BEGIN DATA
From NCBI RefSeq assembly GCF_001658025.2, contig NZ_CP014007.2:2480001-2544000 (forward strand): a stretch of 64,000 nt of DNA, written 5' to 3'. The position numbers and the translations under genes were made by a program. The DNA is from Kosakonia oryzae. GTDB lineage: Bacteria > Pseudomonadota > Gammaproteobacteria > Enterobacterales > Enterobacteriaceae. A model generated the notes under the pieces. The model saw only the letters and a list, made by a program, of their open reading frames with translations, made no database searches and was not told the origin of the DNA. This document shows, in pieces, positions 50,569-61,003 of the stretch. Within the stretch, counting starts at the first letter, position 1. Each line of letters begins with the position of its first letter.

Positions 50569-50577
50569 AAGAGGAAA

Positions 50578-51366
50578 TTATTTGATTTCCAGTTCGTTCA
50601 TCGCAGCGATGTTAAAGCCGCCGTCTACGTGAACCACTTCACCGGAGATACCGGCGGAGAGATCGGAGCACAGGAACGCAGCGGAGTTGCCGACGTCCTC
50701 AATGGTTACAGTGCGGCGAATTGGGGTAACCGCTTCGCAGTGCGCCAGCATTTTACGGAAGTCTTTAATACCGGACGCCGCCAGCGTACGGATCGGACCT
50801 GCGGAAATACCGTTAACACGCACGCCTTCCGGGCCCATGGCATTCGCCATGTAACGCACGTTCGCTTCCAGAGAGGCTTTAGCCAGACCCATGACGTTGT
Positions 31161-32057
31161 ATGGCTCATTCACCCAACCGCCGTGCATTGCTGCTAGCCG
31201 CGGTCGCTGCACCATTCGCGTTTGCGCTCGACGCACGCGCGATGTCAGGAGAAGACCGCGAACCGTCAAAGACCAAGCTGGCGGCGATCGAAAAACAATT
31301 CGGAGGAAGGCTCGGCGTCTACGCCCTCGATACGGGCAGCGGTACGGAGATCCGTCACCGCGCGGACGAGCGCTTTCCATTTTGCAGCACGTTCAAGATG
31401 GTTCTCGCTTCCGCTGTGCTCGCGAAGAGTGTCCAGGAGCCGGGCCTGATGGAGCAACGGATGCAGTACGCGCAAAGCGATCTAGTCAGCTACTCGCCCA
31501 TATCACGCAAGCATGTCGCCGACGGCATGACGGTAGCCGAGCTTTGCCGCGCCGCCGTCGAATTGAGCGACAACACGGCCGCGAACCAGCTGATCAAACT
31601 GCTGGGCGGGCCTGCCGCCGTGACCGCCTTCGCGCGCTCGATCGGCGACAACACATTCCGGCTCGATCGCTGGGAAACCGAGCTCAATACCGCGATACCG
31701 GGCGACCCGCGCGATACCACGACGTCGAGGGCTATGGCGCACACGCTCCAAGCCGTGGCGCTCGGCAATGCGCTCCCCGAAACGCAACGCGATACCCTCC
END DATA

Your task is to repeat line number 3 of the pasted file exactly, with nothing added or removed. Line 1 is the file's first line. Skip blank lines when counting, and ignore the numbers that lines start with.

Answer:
50569 AAGAGGAAA